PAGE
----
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Showing content with the highest reputation on 18/03/21 in all areas

  1. This was another test image from last night that's come out better than I expected. Its just 114 one minute exposures taken with 250PDS and 1600MM. 2x binning.
    22 points
  2. Hazy sky last night so I setup the 250pds ready for when we eventually get a clear night. Amazingly skies must have cleared at some point as it managed 88 mins of data. SkyWatcher 250-PDS with 1600MM Pro - in just 1 and a half hours from Bortle 5. https://www.astrobin.com/i49p9i/0/
    19 points
  3. The Integrated Flux Nebula (IFN) in this particular area of Ursa Major not far from M81 and M82 is rarely imaged. NGC2976 up in the left corner of this image is that small galaxy often caught together with M81 and M82 so those more iconic galaxies are lurking just a bit above this image. With the RASA I found the IFN to be quite colourful with both grayish and reddish reflecting dust. It is generally throught that these clouds are on the outer edges of our galaxy and, unlike "ordinary" reflection nebulae, are reflecting the light of the whole galaxy, and are thereby very faint and usually not
    14 points
  4. On the 14th of this month I went for a Spiral galaxy not often imaged NGC 3631 in Ursa Major and got Luminance of 8 x 300 and 10 x 600 and RGB of 5 x 300 each all binned 2 x 2 . I checked this one out and it said there was some Ha in the spiral arms so on the 16th I got Ha of 5 x 600 and 9 x 900 binned 2 x 2. I used my Celestron 11" scope at F 6.3 and my QHY9m camera. I have included both the LRGB and the HaLRGB images. Bob
    12 points
  5. I thought I would give a few doubles in and around the Beehive (M44) a go last night. There is so much going on, I needed a printout to guide my way and I ended up adding notes and basic sketches on that. I was pleased with the result even though I guess many/most are visual rather than actual binaries? As you can see, I am not sure about SLE337 and so have marked two candidates which were next to one another. I may have to check Stellarium again. It took most of the observing session but I did manage to catch Iota Cancri (5* Y+B) and I am pretty certain I got Struve 1266 (3* Y+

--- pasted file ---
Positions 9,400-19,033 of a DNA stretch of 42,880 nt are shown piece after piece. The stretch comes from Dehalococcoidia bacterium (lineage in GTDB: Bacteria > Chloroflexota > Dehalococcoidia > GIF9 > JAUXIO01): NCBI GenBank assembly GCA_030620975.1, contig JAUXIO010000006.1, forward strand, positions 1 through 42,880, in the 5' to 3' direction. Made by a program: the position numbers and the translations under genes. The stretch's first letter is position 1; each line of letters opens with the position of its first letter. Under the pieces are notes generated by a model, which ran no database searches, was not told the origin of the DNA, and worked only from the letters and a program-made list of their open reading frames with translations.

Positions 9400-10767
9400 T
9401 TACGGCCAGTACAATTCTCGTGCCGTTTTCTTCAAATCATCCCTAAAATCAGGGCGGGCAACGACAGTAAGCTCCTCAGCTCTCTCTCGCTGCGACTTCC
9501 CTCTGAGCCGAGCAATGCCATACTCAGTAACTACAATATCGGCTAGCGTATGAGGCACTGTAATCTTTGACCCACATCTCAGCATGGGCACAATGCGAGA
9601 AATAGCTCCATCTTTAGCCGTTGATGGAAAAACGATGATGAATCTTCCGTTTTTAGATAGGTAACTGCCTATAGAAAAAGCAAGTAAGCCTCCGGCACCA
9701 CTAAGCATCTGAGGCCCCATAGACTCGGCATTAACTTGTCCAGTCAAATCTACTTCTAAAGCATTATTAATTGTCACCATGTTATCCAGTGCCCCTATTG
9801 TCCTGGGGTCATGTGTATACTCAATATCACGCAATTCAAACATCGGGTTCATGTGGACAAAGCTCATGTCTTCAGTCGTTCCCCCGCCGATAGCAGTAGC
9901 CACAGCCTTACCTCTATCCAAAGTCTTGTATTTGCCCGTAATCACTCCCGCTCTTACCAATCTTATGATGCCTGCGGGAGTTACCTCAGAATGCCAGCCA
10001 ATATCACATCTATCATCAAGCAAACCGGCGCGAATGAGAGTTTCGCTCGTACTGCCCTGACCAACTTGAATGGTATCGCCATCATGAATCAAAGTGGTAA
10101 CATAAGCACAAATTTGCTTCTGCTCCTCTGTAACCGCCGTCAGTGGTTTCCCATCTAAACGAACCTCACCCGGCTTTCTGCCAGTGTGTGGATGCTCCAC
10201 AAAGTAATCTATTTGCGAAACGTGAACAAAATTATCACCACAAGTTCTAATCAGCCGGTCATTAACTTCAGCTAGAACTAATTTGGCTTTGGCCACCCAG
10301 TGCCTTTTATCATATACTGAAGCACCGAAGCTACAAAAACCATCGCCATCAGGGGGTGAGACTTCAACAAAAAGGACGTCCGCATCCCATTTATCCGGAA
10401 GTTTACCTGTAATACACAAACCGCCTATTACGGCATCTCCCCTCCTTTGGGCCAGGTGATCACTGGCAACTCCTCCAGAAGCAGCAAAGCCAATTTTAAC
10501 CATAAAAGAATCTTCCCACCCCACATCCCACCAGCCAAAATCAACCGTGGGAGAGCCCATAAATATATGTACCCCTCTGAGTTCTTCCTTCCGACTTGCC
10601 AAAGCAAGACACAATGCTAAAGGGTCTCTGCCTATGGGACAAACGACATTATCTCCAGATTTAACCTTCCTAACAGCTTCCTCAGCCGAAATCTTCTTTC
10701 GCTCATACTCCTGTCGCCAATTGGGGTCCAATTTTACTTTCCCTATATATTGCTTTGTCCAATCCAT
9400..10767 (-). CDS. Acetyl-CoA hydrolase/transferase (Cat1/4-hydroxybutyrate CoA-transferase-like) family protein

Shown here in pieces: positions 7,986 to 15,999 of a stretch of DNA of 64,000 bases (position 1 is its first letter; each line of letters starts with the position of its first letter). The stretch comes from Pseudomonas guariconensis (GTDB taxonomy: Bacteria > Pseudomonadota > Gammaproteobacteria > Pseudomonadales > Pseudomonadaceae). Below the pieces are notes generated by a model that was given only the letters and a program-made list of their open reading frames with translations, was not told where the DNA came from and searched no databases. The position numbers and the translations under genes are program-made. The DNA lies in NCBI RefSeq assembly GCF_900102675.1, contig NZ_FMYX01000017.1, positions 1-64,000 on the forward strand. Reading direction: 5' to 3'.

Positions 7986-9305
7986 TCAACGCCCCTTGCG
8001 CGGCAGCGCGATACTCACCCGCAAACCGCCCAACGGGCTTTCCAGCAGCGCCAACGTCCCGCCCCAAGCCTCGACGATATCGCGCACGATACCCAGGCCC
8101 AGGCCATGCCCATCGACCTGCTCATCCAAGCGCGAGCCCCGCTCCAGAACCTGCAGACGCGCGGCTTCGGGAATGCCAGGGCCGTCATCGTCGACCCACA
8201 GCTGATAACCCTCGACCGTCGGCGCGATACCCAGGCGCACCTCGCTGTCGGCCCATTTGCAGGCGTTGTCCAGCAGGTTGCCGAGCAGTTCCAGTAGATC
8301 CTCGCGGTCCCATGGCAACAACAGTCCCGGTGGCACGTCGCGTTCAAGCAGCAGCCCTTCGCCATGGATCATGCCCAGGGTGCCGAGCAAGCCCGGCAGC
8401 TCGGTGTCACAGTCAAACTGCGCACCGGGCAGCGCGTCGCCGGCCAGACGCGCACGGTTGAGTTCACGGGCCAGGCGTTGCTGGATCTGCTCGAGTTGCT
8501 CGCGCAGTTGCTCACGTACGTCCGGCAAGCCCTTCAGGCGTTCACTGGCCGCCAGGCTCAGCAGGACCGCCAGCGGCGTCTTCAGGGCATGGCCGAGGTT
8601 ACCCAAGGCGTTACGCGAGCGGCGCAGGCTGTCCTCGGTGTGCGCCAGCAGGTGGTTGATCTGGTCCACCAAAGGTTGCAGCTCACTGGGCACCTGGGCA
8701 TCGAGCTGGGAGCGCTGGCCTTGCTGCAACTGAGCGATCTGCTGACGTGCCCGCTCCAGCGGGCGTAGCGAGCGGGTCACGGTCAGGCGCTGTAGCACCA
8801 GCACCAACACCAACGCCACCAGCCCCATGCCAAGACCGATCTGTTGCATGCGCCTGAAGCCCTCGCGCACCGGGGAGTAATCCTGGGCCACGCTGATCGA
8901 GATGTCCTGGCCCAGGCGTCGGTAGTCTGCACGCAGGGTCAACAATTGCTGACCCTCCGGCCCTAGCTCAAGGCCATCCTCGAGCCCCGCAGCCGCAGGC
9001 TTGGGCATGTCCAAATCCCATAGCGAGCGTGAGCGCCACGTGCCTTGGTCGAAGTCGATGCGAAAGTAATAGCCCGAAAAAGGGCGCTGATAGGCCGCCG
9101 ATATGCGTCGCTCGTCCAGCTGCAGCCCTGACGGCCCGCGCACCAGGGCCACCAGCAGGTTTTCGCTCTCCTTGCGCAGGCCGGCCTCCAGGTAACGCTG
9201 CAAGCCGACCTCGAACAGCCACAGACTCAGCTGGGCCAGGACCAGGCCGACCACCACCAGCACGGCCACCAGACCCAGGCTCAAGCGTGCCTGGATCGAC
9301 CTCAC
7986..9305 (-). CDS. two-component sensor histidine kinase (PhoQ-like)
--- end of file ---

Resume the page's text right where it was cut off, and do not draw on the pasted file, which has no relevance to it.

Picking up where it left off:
10 points
  6. Well.... the lovely phases are here... and so still are the clouds. I DID manage a clip yesterday about 1 hour before sunset. Transparency horrible... but seeing good. Once I finally found it, it was tricky to get focus, but I think I got it pretty good. As my first image taken with my APM 140... I must say, this bodes well for future efforts. This is my first daylight capture I have shared at full size. Some decent details in there! Hope I don't have to wait too long for a night time window so I can put some power on there. Going stir crazy waiting. Make sure to
    10 points
  7. Just arrived (very quickly thank you) from @mikeDnight and in superb condition A Masuyama 16mm 85 degree... this is specifically for the StellaLyra 6” f/12 CC and possibly the StellaMira 80mm f/10, as it’s not purported to work too well at lower f ratios. However, it is super small and light for what it should provide and “may” replace the Panoptic 15mm in the “small” set
    9 points
  8. AKA The herring and the Hockey-stick!! A disappointing night last night with high haze really knocking things back - I think thats why I've got so little of the "tidal tail" of the crowbar. But never mind, It was a clear enough sky to get an image. This is around 4 hrs of 180s subs with the Evostar 80ED and the ASI2600mc C&C Appreciated.
    9 points
  9. 8 points
  10. Last evening was unexpectedly clear and I had a nice session of low magnification views of the Moon and some double stars before 8pm. Eventually I decided to go even wider as the transparency seemed good and so I grabbed my 20x80 for DSO observing. I was lucky that the clouds held off and I spent a pleasant hour scanning the sky and looking at some old favourites: the double cluster, the three Auriga clusters, the Beehive. The Pleiades looked good very low in the west. M42 was showing quite a lot of nebulosity in the bins. I even spotted M72 as a faint smudge on the continuation of t
    7 points
  11. Inspired but the recent StarGazing episode, I thought I'd try my hand at some lunar sketches. I must stress that these are based on photographs in a moon atlas. Next step will be to try some at the eyepiece Kerry
    7 points
  12. So this is only 3 hours of Ha mono data. While keeping my fingers tightly crossed to get some OIII and SII data before the end of the season, I thought I would create what I would like to finally create with full SHO data while I'm waiting. It has been created from coloured layers of the Ha data entirely in Photoshop. I'm hoping when Ive finally got the full SHO data that it will turn out as good!
    6 points
  13. Mainly double star observing this evening with my 130mm refractor. Over Leo's hind quarters are a pair of stars which are actually part of Ursa Major. The bears hind paw in fact. Their proper names are Xi Ursae Majoris and Nu Ursae Majoris. Their other names (which I much prefer) are Alula Australis (Xi) and Alula Borealis (Nu). They sound quite exotic ! Here they are: Both these Alulas are double stars but rather different ones through the scope eyepiece. Alula Australis is a splendid magnitude 4 golden-yellow pair with a separation of 2.16 arc seconds (Stella Do